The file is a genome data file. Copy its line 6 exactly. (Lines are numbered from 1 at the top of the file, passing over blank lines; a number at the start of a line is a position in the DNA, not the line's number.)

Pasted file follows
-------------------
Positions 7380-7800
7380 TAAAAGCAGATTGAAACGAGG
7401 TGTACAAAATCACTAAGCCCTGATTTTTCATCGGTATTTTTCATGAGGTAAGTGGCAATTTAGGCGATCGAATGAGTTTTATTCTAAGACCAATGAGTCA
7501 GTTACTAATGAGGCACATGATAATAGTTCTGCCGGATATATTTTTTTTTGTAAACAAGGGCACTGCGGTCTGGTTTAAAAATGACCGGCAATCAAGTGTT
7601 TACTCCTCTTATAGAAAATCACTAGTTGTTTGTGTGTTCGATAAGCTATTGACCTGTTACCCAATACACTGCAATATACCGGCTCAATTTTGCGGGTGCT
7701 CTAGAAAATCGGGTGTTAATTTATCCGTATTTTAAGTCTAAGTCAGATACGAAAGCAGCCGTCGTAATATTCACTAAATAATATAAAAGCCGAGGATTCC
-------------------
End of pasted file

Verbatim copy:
7701 CTAGAAAATCGGGTGTTAATTTATCCGTATTTTAAGTCTAAGTCAGATACGAAAGCAGCCGTCGTAATATTCACTAAATAATATAAAAGCCGAGGATTCC